“From a rival site,” says Timothy Reston, “it seems that straight after tea, Pant had to remove tape that was binding two fingers of his gloves together. As webbing except between the thumb and index finger is illegal under the Laws, what should the penalty have been for each time Pant handled the ball, and should Malan (caught by Pant the previous ball) been not out?”

That’s an interesting point. In general, sportsfolk contravening the rules isn’t something that bothers me – I thought the fuss over the Aussie ball-tampering was astonishing, and bore no relationship to the offence but a lot of relationship to the ego of the CA suits. But on an intellectual level, I’m intrigued to know what’s gone on here and how people rationalise it – is the taping an offence?

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WICKET! Buttler c Ishant b Shami 7 (England 360-5)

Buttler catches this nicely, but sends it whizzing just above the turf directly to square leg. Maybe he should stick to coming in at 23-4.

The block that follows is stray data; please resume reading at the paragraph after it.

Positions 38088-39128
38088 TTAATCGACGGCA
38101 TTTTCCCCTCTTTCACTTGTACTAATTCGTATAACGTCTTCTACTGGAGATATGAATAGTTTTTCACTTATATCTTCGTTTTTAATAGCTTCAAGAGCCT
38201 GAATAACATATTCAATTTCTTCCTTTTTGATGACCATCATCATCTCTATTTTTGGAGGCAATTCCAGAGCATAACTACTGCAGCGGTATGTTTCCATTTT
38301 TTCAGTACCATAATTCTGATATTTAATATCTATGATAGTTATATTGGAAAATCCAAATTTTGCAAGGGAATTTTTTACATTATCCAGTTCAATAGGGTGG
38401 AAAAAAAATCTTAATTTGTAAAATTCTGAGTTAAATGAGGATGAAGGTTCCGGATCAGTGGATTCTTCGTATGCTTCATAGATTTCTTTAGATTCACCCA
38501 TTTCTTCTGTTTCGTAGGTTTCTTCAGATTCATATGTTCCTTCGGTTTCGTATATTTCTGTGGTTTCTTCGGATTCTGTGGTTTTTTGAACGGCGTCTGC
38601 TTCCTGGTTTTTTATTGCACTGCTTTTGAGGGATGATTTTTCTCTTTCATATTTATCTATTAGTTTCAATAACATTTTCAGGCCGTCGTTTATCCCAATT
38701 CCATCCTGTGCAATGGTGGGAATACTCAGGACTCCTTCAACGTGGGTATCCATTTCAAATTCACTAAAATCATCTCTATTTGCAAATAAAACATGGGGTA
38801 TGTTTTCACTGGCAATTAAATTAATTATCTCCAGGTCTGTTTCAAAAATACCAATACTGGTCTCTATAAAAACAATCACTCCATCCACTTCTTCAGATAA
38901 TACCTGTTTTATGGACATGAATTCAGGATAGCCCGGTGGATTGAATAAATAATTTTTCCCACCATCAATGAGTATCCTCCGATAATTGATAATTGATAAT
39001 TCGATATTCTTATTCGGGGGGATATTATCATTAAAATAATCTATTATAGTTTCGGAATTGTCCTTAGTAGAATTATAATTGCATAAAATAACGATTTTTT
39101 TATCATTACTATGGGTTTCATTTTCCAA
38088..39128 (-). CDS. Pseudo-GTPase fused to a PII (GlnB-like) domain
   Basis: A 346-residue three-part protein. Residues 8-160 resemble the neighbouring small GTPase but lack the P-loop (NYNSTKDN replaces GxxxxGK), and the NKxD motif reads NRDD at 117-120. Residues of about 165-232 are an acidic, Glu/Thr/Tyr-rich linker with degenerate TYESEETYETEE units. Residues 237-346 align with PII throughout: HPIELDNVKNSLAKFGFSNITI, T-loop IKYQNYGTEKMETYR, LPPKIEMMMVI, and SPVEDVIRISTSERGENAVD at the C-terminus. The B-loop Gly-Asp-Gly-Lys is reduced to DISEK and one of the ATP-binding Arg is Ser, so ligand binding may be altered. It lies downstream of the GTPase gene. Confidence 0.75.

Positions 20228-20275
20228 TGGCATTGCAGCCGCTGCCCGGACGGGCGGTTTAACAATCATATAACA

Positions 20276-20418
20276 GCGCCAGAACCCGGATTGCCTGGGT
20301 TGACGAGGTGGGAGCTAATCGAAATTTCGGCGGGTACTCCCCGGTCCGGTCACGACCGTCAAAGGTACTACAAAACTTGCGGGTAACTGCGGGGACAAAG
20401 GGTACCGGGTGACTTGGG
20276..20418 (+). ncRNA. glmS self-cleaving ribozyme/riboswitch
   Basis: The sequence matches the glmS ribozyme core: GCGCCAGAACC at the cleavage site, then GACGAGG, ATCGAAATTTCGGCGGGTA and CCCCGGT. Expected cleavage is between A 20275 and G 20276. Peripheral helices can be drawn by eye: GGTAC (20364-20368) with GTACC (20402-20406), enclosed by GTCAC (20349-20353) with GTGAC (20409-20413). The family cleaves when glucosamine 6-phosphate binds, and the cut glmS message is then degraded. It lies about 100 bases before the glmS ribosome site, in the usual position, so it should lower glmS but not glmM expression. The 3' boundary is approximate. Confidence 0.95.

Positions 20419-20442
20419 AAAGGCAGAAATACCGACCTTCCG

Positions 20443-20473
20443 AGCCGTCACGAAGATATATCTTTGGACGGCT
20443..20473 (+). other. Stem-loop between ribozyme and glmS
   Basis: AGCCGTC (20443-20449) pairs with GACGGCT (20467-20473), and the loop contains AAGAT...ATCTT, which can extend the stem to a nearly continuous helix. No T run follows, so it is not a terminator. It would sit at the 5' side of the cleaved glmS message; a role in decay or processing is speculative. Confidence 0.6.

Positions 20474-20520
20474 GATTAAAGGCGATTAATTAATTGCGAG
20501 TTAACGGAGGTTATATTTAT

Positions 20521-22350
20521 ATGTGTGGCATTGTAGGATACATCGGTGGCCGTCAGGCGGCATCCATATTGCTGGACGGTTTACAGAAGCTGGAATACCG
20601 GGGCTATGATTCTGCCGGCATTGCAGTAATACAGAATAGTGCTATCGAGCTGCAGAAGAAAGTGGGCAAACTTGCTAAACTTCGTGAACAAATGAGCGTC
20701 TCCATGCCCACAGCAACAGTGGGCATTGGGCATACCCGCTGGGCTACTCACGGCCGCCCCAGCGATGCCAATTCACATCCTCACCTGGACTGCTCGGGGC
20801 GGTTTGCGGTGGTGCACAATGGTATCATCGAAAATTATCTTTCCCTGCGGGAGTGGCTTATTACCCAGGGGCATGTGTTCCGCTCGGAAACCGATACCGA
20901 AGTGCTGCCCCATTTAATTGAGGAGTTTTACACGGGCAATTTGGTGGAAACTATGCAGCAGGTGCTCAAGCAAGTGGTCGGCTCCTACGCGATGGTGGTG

Jos
Jos Buttler looks dejected after losing his wicket. Photograph: Lee Smith/Reuters

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112th over: England 360-4 (Root 106, Buttler 7) Root takes a single, then Buttler plays away form his body, half-battting four between gully and slip.

“Regarding bowling stats and best-ever bowlers,” says Peter Hanes, “I remember when Botham came on the scene and for all his heroics and magnetic personality on the field, a lot of those early Test wickets came against marginal teams and even inept Aussie line-ups. Don’t we have all-time Test rankings to resolve these debates?”

Well, sort of – we’re not mandated to agree with them, or to deploy the same criteria.

111th over: England 355-4 (Root 105, Buttler 3) Buttler takes a single to deep backward square, then Root turns one more into the on side.